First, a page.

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Arts and Entertainment

Fyre Festival Hit With $100 Million Lawsuit From Celebrity Lawyer

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Last week, Fyre Festival offered an incredible, once-in-a-lifetime experience for attendees who took the trip to the Bahamian music festival. It was a curated, multi-sensory spectacle that gave wealthy people the chance to show off their wilderness survival skills and enter a real life Hunger Games. Some people apparently didn't appreciate being stranded on a tarmac for hours with no rescue in sight, however. And some of those people have now filed a $100 million lawsuit.

The federal class action lawsuit was filed in the U.S. District Court for the Central District of California by celebrity trial lawyer Mark Geragos, who has previously represented the likes of Michael Jackson, Winona Ryder, Gary Condit, Susan McDougal, and Scott Peterson. The suit, which was filed on behalf of attendee Daniel Jung against the Fyre Festival and its organizers Ja Rule and Billy McFarland, states that they anticipate a class of "more than 150" plaintiffs for whom it seeks a minimum of $100 million. The suit refers to the event as "complete disaster," "mass chaos" and a "post-apocalyptic nightmare."

The festival’s lack of adequate food, water, shelter, and medical care created a dangerous and panicked situation among attendees — suddenly finding themselves stranded on a remote island without basic provisions — that was closer to The Hunger Games or Lord Of The Flies than Coachella. Festival-goers survived on bare rations, little more than bread and a slice of cheese, and tried to escape the elements in the only shelter provided by Defendants: small clusters of “FEMA tents.”
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The suit also raises the fact that, as has been widely reported in the days since the festival was abruptly cancelled, the organizers were aware beforehand "that their festival was dangerously under-equipped and posed a serious danger to anyone in attendance," and they had "began personally reaching out to performers and celebrities in advance of the festival and warned them not to attend."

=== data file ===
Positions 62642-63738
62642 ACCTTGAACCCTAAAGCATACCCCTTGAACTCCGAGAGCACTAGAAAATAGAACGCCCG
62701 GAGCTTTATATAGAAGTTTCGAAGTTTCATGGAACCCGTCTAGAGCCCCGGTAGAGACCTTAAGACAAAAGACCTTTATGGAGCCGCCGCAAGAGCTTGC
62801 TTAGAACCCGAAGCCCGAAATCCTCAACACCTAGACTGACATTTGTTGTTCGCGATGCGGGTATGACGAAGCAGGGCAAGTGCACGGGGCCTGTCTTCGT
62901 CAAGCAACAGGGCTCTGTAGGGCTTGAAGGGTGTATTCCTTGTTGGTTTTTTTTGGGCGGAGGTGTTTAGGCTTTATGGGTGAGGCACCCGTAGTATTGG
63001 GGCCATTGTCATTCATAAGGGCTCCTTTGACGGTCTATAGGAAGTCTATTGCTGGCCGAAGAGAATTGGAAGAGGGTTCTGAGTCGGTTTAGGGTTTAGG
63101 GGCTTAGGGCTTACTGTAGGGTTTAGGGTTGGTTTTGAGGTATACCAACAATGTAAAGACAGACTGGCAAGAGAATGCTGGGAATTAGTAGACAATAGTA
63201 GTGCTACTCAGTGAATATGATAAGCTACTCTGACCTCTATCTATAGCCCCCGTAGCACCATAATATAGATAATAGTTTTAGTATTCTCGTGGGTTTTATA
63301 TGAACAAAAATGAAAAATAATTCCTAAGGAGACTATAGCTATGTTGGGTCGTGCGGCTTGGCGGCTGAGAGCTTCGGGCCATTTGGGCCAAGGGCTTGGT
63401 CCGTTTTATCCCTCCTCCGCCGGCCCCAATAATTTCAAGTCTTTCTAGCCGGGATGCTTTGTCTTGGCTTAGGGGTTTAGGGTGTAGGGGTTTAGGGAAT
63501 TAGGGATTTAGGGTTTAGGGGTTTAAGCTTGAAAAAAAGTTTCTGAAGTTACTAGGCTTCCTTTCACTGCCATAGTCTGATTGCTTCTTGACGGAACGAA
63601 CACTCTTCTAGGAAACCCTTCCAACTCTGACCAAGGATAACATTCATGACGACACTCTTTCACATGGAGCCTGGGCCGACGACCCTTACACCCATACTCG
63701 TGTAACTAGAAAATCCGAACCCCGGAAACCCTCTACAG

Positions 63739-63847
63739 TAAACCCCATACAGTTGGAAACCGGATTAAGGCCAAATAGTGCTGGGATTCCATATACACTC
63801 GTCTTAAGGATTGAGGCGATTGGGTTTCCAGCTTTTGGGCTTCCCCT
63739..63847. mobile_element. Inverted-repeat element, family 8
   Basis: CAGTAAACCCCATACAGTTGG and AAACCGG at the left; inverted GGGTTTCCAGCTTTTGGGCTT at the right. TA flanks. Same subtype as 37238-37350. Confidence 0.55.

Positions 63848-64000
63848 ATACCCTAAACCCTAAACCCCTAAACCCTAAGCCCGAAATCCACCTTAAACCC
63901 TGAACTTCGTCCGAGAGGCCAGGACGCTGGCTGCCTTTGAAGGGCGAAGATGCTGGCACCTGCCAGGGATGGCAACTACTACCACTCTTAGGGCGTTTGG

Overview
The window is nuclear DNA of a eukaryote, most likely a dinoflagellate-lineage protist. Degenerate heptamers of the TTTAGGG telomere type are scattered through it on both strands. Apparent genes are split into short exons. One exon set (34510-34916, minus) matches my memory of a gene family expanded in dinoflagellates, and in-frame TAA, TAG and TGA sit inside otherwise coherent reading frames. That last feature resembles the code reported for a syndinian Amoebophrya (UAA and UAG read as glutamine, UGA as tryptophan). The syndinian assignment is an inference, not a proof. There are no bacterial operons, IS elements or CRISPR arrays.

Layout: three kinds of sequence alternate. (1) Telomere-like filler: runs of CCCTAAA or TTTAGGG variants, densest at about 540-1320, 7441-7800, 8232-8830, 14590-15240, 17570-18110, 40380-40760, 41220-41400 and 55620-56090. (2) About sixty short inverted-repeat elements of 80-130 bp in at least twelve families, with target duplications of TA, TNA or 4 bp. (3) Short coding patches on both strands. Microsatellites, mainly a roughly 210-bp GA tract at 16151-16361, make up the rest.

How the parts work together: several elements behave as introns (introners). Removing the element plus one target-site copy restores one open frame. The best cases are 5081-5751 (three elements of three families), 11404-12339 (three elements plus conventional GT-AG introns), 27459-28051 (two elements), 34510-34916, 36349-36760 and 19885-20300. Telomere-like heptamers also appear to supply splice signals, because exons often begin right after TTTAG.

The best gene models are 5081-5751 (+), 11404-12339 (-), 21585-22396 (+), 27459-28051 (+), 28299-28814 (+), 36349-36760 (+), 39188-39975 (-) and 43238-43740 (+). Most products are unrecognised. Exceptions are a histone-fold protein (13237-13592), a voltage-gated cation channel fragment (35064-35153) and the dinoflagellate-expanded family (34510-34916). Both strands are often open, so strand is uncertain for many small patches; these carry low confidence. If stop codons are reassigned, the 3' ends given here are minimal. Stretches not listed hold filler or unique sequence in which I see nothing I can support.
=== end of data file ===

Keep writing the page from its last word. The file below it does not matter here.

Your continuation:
The lawsuit, which includes lots of tweets as evidence of the organizer's unpreparedness and liability, also includes this detail:

At the same time, however, Defendants were knowingly lying about the festival’s accommodations and safety, and continued to promote the event and sell ticket packages. The festival was even promoted as being on a “private island” once owned by drug kingpin Pablo Escobar—the island isn’t private, as there is a “Sandals” resort down the road, and Pablo Escobar never owned the island.

And here's another statement from the law firm, who argue that refunding ticket prices is not enough:

McFarland has already announced dates for Fyre Fest 2018, which this year's attendees would be able to attend for free... though it seems improbable that it will actually take place.

You can peruse the entire lawsuit below.

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